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Rotwang
Posts:
1,684
From:
Swansea
Registered:
7/26/06


Re: Order embedding from a poset into a complete lattice
Posted:
Dec 30, 2012 7:29 PM


On 30/12/2012 18:40, Victor Porton wrote: > I asked this question at http://math.stackexchange.com but received no > answer. > > Let A is an arbitrary poset. > > Does it necessarily exist an order embedding from A into some complete > lattice B, which preserves all suprema and infima defined in A?
I believe the answer is yes. For each a in A, let
f(a) = {b in A  b <= a}.
Let B consist of all intersections of images under f of subsets of A, that is
B = {\bigcap {f(a)  a in X}  X \subset A}
(where the empty intersection is taken to be the whole of A). B, ordered by the subset relation, is a poset. It's clearly closed under arbitrary intersections, and therefore downwardcomplete (i.e. any subset has an infimum). But any poset that is downwardcomplete is also upward complete, for if S is a subset of B then let
sup S = inf {T in B  T >= X for all X in S};
it is easy to show that sup S is indeed a supremum for S. So B is a complete lattice, and the map f: A > B as defined above is orderpreserving. It's also injective, for if f(a) = f(b) then
a <= a, so a is in f(a) = f(b), so a <= b,
and similarly b <= a so that a = b. f preserves infima, for suppose {a_i  i in I} has infimum a: if b is in inf {f(a_i)  i in I} = \bigcap {f(a_i)  i in I} then b <= a_i for all i, so that b <= a and therefore b is in f(a). Conversely if b is in f(a) then b <= a <= a_i, so b is in f(a_i) for all i, and b is in \bigcap {f(a_i)  i in I}. So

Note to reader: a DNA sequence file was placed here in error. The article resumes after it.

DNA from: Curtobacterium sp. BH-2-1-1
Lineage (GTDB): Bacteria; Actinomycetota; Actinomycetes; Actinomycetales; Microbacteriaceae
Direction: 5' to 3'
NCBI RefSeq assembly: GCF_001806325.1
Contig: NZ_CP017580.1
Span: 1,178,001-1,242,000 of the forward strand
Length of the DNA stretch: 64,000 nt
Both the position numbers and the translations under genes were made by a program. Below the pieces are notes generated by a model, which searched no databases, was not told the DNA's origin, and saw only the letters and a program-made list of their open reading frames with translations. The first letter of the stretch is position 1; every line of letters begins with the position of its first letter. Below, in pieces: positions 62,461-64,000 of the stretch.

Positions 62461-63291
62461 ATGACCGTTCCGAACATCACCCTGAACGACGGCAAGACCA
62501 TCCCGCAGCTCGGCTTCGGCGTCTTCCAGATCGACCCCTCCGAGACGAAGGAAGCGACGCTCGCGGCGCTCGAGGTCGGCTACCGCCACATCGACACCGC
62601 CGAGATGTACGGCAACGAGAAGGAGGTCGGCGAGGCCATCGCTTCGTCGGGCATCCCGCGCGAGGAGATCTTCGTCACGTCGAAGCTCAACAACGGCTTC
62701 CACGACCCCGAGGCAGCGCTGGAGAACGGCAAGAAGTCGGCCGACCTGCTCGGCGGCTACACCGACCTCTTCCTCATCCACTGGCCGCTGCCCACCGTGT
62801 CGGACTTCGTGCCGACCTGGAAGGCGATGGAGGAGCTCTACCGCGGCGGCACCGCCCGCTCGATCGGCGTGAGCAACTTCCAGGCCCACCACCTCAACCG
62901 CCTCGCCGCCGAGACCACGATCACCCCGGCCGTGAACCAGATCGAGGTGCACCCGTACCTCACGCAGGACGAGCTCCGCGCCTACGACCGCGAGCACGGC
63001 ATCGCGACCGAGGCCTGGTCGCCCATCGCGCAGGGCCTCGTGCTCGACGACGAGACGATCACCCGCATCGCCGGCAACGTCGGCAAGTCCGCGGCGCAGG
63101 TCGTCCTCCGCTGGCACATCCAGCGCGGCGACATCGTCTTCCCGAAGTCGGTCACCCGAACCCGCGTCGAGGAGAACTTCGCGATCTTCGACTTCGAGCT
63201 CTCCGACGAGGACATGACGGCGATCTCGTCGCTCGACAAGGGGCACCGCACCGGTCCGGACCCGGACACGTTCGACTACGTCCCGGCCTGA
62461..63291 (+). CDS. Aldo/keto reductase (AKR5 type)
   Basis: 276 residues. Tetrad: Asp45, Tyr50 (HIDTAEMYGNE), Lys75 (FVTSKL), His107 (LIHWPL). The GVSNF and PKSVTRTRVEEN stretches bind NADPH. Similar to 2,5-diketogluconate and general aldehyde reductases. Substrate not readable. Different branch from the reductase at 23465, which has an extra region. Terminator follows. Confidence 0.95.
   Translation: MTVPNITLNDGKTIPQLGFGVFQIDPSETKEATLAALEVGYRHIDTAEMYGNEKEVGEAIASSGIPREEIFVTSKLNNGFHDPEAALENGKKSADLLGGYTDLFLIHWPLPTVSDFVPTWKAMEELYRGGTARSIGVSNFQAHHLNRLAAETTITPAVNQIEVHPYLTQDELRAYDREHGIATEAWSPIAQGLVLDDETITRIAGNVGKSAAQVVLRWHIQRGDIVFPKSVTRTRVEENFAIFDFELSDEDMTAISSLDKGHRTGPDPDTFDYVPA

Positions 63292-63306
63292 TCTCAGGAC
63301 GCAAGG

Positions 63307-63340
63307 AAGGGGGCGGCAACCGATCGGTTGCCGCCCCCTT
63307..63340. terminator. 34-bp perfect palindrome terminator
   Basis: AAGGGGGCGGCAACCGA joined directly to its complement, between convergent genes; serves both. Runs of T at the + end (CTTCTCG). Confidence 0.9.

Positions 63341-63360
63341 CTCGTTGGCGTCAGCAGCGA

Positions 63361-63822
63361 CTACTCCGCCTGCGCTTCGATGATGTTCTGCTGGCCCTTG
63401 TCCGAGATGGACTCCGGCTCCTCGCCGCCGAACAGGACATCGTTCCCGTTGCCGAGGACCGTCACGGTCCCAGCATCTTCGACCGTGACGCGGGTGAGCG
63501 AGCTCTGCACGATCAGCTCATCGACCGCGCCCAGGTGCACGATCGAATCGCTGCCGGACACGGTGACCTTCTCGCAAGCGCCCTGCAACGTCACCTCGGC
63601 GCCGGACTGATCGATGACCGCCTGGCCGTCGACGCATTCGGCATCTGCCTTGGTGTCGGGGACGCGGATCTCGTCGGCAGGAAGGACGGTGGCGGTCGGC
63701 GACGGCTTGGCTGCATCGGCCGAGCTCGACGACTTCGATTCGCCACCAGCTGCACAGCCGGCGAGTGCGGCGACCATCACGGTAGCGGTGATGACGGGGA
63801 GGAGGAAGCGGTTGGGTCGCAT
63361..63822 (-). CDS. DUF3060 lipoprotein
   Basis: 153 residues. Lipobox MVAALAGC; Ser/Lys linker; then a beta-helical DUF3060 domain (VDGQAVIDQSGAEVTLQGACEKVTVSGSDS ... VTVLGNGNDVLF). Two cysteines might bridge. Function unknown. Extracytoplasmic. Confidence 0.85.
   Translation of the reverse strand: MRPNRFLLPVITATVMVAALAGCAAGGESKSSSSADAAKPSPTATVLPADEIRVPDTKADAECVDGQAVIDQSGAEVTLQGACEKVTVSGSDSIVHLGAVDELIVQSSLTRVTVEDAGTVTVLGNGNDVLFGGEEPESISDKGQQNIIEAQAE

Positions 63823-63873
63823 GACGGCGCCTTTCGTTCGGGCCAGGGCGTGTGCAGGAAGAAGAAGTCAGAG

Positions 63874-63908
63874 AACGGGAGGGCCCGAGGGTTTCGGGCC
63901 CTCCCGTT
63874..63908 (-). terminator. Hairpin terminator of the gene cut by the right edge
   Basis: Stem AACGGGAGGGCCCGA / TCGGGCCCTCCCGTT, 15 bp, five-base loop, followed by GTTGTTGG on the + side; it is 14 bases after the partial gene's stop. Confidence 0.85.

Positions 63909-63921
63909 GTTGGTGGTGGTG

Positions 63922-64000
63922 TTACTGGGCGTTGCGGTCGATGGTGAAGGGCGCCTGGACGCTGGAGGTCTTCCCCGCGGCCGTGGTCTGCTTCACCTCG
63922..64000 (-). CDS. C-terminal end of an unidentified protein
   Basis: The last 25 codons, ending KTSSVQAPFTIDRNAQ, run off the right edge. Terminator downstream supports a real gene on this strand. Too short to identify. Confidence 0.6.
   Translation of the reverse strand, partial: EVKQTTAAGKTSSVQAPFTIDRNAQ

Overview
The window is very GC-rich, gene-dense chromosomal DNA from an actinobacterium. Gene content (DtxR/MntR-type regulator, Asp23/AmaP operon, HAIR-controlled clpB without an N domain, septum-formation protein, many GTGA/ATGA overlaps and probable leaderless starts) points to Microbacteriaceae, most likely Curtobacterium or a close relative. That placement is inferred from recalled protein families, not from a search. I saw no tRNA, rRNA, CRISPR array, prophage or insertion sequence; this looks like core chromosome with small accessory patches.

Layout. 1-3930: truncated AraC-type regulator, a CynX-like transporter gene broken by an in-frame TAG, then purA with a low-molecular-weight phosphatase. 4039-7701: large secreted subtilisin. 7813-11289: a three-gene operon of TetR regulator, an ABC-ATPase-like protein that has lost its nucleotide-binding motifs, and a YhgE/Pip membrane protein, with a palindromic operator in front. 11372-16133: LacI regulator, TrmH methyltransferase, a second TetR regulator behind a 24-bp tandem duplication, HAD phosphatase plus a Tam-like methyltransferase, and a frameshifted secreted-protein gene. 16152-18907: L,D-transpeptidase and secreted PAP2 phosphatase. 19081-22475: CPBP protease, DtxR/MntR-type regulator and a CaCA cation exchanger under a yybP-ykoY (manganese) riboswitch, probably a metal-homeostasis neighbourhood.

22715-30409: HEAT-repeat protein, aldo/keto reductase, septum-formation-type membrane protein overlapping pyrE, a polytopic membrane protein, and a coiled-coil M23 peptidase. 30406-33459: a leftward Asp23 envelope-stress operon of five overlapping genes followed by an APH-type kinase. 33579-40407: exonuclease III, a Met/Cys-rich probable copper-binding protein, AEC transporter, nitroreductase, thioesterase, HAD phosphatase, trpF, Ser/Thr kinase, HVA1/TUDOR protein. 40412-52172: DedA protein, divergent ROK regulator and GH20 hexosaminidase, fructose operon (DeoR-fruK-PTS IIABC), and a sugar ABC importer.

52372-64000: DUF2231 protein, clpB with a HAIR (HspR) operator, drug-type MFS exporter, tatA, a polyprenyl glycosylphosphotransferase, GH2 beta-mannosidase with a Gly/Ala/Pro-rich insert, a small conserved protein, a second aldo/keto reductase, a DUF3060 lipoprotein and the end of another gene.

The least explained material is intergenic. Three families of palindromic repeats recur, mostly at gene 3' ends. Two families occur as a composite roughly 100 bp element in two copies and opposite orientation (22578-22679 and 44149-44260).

inf {f(a_i)  i in I} = f(a).
Showing that f preserves suprema takes a little more work; suppose that {a_i  i in I} has supremum a. The inequality
sup {f(a_i)  i in I} <= f(a)
is automatic since f is orderpreserving. For the reverse inequality, suppose that b is in f(a), so that b <= a. Recall that the supremum of the f(a_i) was given by
\bigcap {T in B  f(a_i) \subset T for all i in I}
so in order to show that b is in sup {f(a_i)  i in I} it suffices to show that b is in T whenever T is in B and T contains every f(a_i). Any such T is in turn given by an intersection of the form
T = \bigcap {f(c_j)  j in J}
for some indexing set J; it follows that f(a_i) \subset T \subset f(c_j) for every i and j. But since a_i is in f(a_i) and therefore in f(c_j), it follows that a_i <= c_j for each i. Since a is the supremum of the a_i, we have a <= c_j and b <= a, so b is in f(c_j) for all j. Therefore b is in T, as was to be proved.
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